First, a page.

LECTURE: Mary Sarotte, Professor of international Affairs and History, University of Southern California and Visiting Professor of History and Government, Harvard University (2013-14)
TRIUMPHALISM AND ITS LEGACY: Reassessing US Foreign Policy at the End of the Cold War, 25 Years On
Thursday, October 10th, 4 PM, Morrison Commons, Rockefeller Center
LECTURE: The 2013 Robert F. Allabough Class of 1934 Memorial Lecture,BETWEEN MAO AND McCARTHY: Chinese American Liberalism in the Cold War Years
will be given by Charlotte Brooks, Associate Professor of History, Baruch College
October 16th, 3.30 PM, L01 Carson Hall.
The standard History Major requires you to devise a Concentration of 5 courses plus a seminar (Hist. 96); the modified History Major requires a Concentration of 3 courses plus a seminar; a History Minor requires a Concentration of 2 courses plus a seminar.
A concentration within the History Major is a theme, subject or perspective that courses have in common. A concentration both links the courses together and also reflects your particular interests in history. Some examples of such linking themes are: economic history; race and ethnicity in history; imperialism; politics; intellectual history; modern America, gender; conflict and resistance; nation building, African history. I could go on and on; the possibilities are nearly endless.
While looking through descriptions of the courses that the History Department is offering in the next two years, note the courses that are most interesting to you. Also consider the History courses that you have already taken. Think about why these courses interest you. You will find that several of them interest you for the same reason; they investigate similar issues, look at history from a similar perspective, or focus on the same time period or the same region of the world. You may then use these courses as the core of your concentration. Look through the History course offerings again to find other courses that also share this focus. Discuss your proposed concentration with your major adviser. Your adviser may be able to suggest other courses you have not considered that would be appropriate to your concentration.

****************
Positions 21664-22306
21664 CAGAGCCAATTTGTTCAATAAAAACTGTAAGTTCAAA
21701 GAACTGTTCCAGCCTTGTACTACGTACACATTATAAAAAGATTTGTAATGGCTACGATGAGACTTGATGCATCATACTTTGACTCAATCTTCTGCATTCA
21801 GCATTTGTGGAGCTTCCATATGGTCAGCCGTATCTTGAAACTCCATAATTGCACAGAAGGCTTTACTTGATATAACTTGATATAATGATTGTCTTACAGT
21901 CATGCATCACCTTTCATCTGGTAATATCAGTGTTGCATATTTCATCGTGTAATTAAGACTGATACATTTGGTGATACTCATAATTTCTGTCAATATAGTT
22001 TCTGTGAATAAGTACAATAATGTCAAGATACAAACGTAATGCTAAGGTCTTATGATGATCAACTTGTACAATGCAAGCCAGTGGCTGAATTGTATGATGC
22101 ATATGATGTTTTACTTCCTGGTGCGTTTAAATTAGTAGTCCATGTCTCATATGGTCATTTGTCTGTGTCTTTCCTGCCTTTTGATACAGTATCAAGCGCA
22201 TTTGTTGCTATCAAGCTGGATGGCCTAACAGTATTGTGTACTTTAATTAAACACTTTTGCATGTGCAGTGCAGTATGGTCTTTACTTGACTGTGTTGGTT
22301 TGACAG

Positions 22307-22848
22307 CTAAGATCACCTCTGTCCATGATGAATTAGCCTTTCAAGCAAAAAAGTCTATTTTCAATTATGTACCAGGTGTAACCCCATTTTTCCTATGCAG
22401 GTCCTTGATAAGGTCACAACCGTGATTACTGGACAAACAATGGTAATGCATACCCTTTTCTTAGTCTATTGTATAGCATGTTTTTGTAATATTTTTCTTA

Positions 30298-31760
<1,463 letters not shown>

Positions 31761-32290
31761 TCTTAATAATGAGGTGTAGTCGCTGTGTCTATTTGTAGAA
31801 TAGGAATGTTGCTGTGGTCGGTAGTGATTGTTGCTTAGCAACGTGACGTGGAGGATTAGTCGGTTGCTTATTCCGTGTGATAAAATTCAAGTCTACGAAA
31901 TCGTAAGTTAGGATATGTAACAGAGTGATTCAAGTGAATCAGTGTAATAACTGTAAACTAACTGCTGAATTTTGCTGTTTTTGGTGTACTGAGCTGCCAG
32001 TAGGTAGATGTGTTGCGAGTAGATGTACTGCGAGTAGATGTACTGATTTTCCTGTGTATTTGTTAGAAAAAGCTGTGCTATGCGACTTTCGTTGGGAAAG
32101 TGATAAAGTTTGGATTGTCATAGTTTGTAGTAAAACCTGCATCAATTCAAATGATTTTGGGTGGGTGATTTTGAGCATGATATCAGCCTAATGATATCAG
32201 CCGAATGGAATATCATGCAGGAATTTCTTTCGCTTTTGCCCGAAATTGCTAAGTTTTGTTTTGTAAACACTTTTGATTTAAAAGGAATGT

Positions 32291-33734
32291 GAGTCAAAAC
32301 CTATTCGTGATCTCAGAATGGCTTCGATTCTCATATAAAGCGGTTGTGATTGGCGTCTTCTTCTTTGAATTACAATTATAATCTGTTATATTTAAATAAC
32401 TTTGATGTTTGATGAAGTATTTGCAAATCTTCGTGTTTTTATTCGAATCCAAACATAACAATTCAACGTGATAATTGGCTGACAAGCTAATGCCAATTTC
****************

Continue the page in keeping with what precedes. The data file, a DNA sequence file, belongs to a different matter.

In devising your concentration, you must consider which of the seminars that the History Department is offering is most appropriate for your concentration. You should plan your major so that you have the necessary background for the advanced work that a seminar entails. For example, if you are devising a Concentration in Asian History, and you are planning to cap it with Professor Ericson's "The American Occupation of Japan," you should be sure to include HIST 5.5: "The Emergence of Modern Japan," or HIST 6: Science and Technology in the Making of Modern Korea or HIST 9: Introduction to Korean History and Culture or HIST 72: Late Imperial China in a Global Context in your concentration. Another example: if you are devising a Concentration in Imperialism and Resistance and planning to cap it with Professor Trumbull's seminar “Topics in the History of Islamic Africa,” you should be sure to include in your major plan HIST 5.8: "Africa and the World" or HIST 6: Nationalism and State-Building in the Middle East" or HIST 6: "Conflict and Violence in the Middle East."
N.B. If you are planning a standard History major, any faculty member of the History Department can serve as your advisor. All you need to do is to visit a professor during his/her office hours or make an appointment. If you are planning a modified major or double major, then you must consult with the chair or vice-chair of the History Department.
Last Updated: 1/31/12